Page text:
Republicans are demanding that the supercommittee make changes to entitlement programs such as Medicare and Social Security, a tough concession for Democrats. Many Democrats, including President Obama, say spending cuts must be paired with higher taxes on the wealthy, which are considered “job-killing” and off-limits by many Republicans.
Others potential obstacles are the belief by some that the congressional focus on debt reduction is misplaced while the economy is still ailing and the fact that sophisticated and well-funded interest groups are gearing up to enforce each party’s priorities.
And many politicians on their own think the panel itself is a terrible idea.
“Look, I think this supercommittee is about as dumb an idea as Washington has come up with in my lifetime,” Republican presidential candidate Newt Gingrich said at the Iowa Republican debate last week.
“The idea that 523 senators and congressmen are going to sit around for four months while 12 brilliant people, mostly picked for political reasons, are going to sit in some room and brilliantly come up with a trillion dollars or force us to choose between gutting our military and accepting a tax increase is irrational,” he said.
Rep. Dennis J. Kucinich (D-Ohio) told ABC’s “Top Line” that he thought the supercommittee was “anti-democratic,” charging a majority of the committee to come up with an agreement instead of the whole legislature. “It’s like, ‘Honey, I shrunk the Congress,’ ” he said.
But in recent days, several of the panel’s members, who are split evenly between Senate and House members, have said they believe the committee can find areas of agreement.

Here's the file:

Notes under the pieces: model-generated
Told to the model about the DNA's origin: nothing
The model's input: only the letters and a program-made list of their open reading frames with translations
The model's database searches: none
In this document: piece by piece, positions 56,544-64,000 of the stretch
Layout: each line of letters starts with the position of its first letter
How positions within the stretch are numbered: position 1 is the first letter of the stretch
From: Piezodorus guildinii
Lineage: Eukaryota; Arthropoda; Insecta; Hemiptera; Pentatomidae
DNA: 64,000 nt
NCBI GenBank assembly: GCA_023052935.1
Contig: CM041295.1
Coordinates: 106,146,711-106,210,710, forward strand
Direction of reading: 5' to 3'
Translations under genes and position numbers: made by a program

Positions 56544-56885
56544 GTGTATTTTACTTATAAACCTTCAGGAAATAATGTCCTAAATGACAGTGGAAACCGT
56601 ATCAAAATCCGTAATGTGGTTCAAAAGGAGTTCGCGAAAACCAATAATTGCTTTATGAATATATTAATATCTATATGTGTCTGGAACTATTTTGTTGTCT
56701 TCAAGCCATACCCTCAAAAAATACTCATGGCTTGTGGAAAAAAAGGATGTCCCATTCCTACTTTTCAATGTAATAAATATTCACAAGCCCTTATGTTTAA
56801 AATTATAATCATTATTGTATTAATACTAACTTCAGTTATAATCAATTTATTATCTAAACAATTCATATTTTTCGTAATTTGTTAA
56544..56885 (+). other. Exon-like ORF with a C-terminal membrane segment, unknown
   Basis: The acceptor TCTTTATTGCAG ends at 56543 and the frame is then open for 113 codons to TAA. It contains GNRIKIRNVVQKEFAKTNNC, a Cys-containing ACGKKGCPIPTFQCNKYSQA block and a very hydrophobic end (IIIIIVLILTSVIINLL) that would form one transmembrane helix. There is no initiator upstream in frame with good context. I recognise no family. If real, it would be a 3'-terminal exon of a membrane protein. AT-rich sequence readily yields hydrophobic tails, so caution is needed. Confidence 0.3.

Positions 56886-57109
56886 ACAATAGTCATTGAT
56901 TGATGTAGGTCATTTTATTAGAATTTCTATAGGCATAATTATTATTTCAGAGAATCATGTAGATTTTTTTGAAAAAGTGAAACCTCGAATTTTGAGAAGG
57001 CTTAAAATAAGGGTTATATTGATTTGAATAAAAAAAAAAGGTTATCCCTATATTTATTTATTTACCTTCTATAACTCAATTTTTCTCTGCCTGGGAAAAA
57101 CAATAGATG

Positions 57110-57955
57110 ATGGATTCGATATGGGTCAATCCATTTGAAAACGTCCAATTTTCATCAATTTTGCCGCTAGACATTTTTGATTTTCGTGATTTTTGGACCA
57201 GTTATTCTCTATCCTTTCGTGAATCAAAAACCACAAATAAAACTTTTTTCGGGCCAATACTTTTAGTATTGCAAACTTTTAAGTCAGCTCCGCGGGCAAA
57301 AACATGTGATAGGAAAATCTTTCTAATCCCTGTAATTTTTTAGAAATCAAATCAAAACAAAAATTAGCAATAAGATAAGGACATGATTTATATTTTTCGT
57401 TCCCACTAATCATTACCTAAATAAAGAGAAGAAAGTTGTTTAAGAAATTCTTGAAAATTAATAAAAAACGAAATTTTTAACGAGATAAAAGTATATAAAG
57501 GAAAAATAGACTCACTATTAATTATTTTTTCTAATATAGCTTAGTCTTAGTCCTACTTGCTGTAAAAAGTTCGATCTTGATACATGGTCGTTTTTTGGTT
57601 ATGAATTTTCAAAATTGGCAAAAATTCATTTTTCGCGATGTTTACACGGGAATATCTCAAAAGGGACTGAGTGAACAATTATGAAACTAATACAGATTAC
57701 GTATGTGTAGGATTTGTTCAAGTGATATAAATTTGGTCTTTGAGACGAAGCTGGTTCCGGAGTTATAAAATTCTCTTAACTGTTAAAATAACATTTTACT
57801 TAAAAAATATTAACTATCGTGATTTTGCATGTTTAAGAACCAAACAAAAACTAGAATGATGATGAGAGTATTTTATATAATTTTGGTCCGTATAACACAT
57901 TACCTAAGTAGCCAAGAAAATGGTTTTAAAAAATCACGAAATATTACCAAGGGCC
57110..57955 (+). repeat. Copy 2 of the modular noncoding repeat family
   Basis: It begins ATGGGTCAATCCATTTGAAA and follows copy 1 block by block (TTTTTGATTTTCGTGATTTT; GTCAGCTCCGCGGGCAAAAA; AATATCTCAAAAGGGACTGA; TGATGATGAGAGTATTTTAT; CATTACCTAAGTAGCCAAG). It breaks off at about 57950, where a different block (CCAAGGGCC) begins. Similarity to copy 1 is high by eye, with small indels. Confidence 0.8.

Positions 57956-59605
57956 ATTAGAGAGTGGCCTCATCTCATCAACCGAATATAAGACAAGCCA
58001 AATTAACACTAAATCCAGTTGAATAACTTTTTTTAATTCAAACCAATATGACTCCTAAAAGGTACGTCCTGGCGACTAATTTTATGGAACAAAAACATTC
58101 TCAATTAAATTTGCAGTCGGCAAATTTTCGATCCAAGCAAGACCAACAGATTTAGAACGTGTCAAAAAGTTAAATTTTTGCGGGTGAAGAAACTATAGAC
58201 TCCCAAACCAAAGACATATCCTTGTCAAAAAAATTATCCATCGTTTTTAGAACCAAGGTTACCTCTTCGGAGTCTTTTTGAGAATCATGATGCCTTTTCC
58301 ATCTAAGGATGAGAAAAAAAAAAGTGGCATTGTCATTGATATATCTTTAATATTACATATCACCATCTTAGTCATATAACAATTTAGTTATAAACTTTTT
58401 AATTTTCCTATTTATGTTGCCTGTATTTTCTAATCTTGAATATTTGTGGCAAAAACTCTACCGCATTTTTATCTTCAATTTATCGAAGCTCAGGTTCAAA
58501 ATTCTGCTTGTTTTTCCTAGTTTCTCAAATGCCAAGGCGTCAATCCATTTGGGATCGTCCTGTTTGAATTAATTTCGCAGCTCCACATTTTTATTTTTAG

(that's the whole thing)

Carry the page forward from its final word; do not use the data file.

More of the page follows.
The group’s 12 members are veterans who were chosen in part because of their close bonds with House and Senate leaders. They include the chairmen of the tax-writing committees in both the House and Senate, a former Democratic presidential nominee and a former budget director for President George W. Bush.
For the most part, they are considered neither firebrands given to heated rhetoric nor mavericks likely to make a deal without the approval of their respective party caucuses.
In Seattle, Sen. Patty Murray (D-Wash.), the group’s Democratic chairwoman, pleaded that the panel be given time and space to do its work, telling local reporters that members need “to look each other in the eyes and find common values that we have to move forward.”
When committee members might get a chance to eyeball one another is not clear.
The committee was created as part of this month’s deal to raise the debt ceiling by at least $2 trillion in coming months. The deal included $917 billion in immediate spending cuts, and the law requires that the group start meeting by Sept. 16 to find additional savings.
In an interview Friday, Rep. Jeb Hensarling (R-Tex.), who will serve as the panel’s Republican chairman, said he and Murray spoke for the first time late last week but had not decided when the group should begin holding hearings.